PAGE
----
OKLAHOMA CITY, OK - MAY 28:  Kevin Durant #35 of the Oklahoma City Thunder (L) and Russell Westbrook #0 look on during a press conference after the Golden State Warriors defeated the Oklahoma City Thunder 108-101 in game six of the Western Conference Finals during the 2016 NBA Playoffs at Chesapeake Energy Arena on May 28, 2016 in Oklahoma City, Oklahoma. NOTE TO USER: User expressly acknowledges and agrees that, by downloading and or using this photograph, User is consenting to the terms and conditions of the Getty Images License Agreement.  (Photo by J Pat Carter/Getty Images)
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As a Jordan Brand athlete, Russell Westbrook is under the same Nike umbrella as former teammate Kevin Durant. But his latest Jordan spot, released Friday, has a very pointed tagline: “Some run, some make runways.”

Given the circumstances, it’s hard to interpret that as anything other than a reference to Durant signing with the Warriors and Westbrook signing an extension with the Thunder.

Kobe Bryant on how teams should see Warriors: “‘OK, lace ’em up. Let’s go.”

BEVERLY HILLS, CA - MAY 03:  Retired NBA Champion, CEO, Kobe Inc., Kobe Bryant speaks onstage during 2016 Milken Institute Global Conference at The Beverly Hilton on May 03, 2016 in Beverly Hills, California.  (Photo by Alberto E. Rodriguez/Getty Images)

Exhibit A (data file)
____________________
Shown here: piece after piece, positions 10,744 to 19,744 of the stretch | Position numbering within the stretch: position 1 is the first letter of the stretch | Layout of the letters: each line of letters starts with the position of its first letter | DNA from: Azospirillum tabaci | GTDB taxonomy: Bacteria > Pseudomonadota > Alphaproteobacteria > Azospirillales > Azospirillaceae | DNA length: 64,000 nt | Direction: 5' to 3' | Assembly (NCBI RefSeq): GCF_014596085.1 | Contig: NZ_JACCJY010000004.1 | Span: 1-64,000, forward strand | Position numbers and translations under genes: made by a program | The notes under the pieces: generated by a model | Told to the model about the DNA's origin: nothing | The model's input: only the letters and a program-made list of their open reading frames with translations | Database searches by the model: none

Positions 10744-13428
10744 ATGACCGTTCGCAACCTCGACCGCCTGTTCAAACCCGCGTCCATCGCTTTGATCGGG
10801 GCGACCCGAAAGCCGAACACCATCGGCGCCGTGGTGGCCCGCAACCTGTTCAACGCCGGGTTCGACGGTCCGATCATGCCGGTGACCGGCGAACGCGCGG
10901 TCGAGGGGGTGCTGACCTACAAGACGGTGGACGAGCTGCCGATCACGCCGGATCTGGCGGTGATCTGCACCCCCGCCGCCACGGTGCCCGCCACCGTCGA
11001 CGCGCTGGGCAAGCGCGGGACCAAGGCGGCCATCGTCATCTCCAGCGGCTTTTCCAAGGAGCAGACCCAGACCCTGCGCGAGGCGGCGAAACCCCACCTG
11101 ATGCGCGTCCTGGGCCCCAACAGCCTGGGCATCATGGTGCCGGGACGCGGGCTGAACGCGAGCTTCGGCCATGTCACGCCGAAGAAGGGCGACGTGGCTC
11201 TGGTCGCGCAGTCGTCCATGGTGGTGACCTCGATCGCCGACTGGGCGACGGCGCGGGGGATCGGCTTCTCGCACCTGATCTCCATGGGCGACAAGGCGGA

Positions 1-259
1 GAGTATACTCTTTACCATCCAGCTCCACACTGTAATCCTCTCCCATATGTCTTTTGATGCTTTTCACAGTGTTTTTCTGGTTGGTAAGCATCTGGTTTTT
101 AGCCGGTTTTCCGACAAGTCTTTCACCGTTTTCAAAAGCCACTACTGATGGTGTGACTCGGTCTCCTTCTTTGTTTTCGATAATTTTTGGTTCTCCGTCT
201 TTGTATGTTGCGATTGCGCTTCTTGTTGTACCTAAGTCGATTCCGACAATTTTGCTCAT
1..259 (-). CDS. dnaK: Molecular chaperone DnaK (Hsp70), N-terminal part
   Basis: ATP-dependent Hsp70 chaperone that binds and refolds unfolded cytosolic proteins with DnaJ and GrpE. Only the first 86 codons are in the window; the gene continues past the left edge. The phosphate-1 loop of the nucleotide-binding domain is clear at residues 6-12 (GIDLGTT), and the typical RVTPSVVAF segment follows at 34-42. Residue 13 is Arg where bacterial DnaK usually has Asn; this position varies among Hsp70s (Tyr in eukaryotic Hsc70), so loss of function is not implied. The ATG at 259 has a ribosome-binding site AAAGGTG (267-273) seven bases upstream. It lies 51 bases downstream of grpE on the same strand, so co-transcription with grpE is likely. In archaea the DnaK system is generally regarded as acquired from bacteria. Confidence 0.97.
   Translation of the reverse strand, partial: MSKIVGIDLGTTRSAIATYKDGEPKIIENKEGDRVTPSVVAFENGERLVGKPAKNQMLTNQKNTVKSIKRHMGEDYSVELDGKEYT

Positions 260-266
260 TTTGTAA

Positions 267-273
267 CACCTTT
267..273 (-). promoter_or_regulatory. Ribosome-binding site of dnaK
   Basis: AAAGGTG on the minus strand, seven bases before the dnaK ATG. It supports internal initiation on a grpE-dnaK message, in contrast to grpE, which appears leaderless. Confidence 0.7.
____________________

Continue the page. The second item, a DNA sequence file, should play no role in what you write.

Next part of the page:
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For two decades, Kobe Bryant saw everyone and everything as an obstacle to overcome: The Pacers, Sixers, Nets, Magic, Celtics, Tim Duncan, Gregg Popovich, Smush Parker, a torn Achilles. It didn’t matter. Kobe’s work ethic and drive had him rising above it all.

His focus hasn’t changed now. Kobe was on the Jim Rome show, and the topic of the new-look Warriors with Kevin Durant came up, along with the “woe is me” attitude of some players (and plenty of owners and GMs).

“I would have thought less about myself if I looked at that move and said, ‘That’s unfair,'” he said. “If you’re a real competitor, you look at that and say, ‘OK, lace ’em up. Let’s go. I don’t care how many players you have over there; we’re still going to take you down.'”

Easier said than done to make that happen, but that attitude is the only one to have if you think you have a chance. You can be sure LeBron James is thinking that way and telling his Cavaliers teammates the same.

We’re going to miss Kobe.